Pacing has never really been of much concern to Bay (nor is his ongoing rampant misogyny) but here he really needed to let go of at least 45 minutes of material. The film has so many endings culminating in one of the longest finales I’ve ever witnessed outside of when I still watched American Idol. Compounded with the deafening sound design and above average use of 3D effects audiences will most likely be seen exiting the theater nearly comatose from overstimulation.

While most critics are giving Bay crap about the film, I’d like to publicly state that I found his previous film (Pain & Gain) to be even more of a punishing experience…and that film didn’t even have Dinobots! Look, Transformers has always been and will always be a series made up of a lot of hollow parts. Transformers: Age of Extinction doesn’t add any meat to the bones of the franchise but it’s a helluva lot better than its predecessors and delivers true bang for your buck.

Just please…don’t ask it to be something it’s not.

The Silver Bullet ~ Transformers: Age of Extinction

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Synopsis: An automobile mechanic and his daughter make a discovery that brings down the Autobots and Decepticons – and a paranoid government official – on them.

Release Date:  June 27, 2014

Thoughts: Since the filmmakers behind the Transformers series seem to have hit the soft reset button, I figure I can do the same on wiping out the memory of the previous three films that have been box office hits but were  hollow as the cheap chocolate bunny I always get at Easter.  With a new star on board (Mark Wahlberg, Lone Survivor,  Contraband) and no sign of stinkers Shia LeBeouf and Megan Fox, I’m hoping that the fourth entry about those shape shifting alien robots will be more than just a big budget excuse for director Michael Bay (Pain & Gain) to level cities and showboat with his camera.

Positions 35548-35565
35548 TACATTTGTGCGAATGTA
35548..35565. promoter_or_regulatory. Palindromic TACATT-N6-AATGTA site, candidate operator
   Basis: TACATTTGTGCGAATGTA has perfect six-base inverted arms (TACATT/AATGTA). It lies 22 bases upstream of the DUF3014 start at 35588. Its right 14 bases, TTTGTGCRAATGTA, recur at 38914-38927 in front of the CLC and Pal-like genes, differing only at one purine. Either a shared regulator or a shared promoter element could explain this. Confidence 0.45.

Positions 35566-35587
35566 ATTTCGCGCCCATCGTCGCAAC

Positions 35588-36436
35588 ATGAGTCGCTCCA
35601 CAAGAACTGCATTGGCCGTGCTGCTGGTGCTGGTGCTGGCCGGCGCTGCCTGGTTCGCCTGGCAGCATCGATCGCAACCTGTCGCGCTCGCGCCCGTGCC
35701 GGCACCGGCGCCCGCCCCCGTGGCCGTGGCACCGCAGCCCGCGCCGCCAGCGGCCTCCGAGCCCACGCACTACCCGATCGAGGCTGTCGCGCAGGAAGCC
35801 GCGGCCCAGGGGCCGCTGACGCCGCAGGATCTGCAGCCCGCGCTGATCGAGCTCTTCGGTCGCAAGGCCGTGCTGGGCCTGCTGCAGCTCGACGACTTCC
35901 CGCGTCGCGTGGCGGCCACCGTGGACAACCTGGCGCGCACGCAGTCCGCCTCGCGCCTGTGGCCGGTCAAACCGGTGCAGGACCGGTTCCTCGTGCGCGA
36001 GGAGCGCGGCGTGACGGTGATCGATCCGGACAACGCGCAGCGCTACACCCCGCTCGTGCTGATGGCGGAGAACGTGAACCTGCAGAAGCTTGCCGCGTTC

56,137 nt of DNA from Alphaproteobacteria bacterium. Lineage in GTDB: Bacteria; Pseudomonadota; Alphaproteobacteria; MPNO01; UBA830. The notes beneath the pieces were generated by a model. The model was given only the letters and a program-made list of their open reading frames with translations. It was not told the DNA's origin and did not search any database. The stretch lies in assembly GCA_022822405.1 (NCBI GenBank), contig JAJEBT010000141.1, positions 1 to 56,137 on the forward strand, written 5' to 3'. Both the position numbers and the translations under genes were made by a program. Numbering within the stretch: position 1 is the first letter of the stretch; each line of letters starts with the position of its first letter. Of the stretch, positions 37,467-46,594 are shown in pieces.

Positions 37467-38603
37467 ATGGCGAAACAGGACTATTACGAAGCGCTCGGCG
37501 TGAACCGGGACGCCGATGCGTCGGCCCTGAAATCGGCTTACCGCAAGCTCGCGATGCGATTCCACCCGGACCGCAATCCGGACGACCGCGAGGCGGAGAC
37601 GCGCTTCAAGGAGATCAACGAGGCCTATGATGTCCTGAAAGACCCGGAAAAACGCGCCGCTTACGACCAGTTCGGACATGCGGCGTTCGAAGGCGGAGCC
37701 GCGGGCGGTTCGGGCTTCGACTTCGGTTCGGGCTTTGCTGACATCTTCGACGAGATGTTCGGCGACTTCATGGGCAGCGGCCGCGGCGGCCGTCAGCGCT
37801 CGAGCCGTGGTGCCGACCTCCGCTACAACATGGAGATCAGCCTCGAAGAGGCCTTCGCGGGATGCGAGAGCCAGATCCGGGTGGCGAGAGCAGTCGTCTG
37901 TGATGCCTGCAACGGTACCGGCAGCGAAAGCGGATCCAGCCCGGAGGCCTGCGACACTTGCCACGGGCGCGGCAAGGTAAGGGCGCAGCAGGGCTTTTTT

MN FANS!

Nicola Peltz & Jack Reynor, stars of TRANSFORMERS: AGE OF EXTINCTION, will be at Mall of America on Sunday, June 8th at 2pm!  Nicola & Jack will show clips from the film, sign autographs, & answer questions from fans!  Visit mallofamerica.com for more information.

TRANSFORMERS: AGE OF EXTINCTION begins after an epic battle left a great city torn, but with the world saved.  As humanity picks up the pieces, a shadowy group reveals itself in an attempt to control the direction of history…while an ancient, powerful new menace sets Earth in its crosshairs.  With help from a new cast of humans (led by Mark Wahlberg), Optimus Prime and the Autobots rise to meet their most fearsome challenge yet.  In an incredible adventure, they are swept up in a war of good and evil, ultimately leading to a climactic battle across the world.  TRANSFORMERS: AGE OF EXTINCTION in theaters June 27.

Website:  www.TransformersMovie.com

Movie Review ~ Promised Land

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The Facts:

Synopsis: A salesman for a natural gas company experiences life-changing events after arriving in a small town, where his corporation wants to tap into the available resources

Stars: Matt Damon, John Krasinski, Frances McDormand, Rosemarie DeWitt, Scoot McNairy, Titus Welliver, Hal Holbrook

Director: Gus Van Sant

Rated: R

Running Length: 106 minutes

Trailer Review: Here

TMMM Score: (7/10)

Review:  The ads for Promised Land make it seem like it’s a cross between Erin Brockovich and Silkwood — while there is a definite David vs. Goliath element to the plot, it turns out that the film is less interested in the business side of things and more focused in the subtle exploration of what constitutes the “right thing to do”.   In the end, the film is perhaps too subtle for its own good and ends up barely making a blip on the radar despite even keeled direction and strong performances.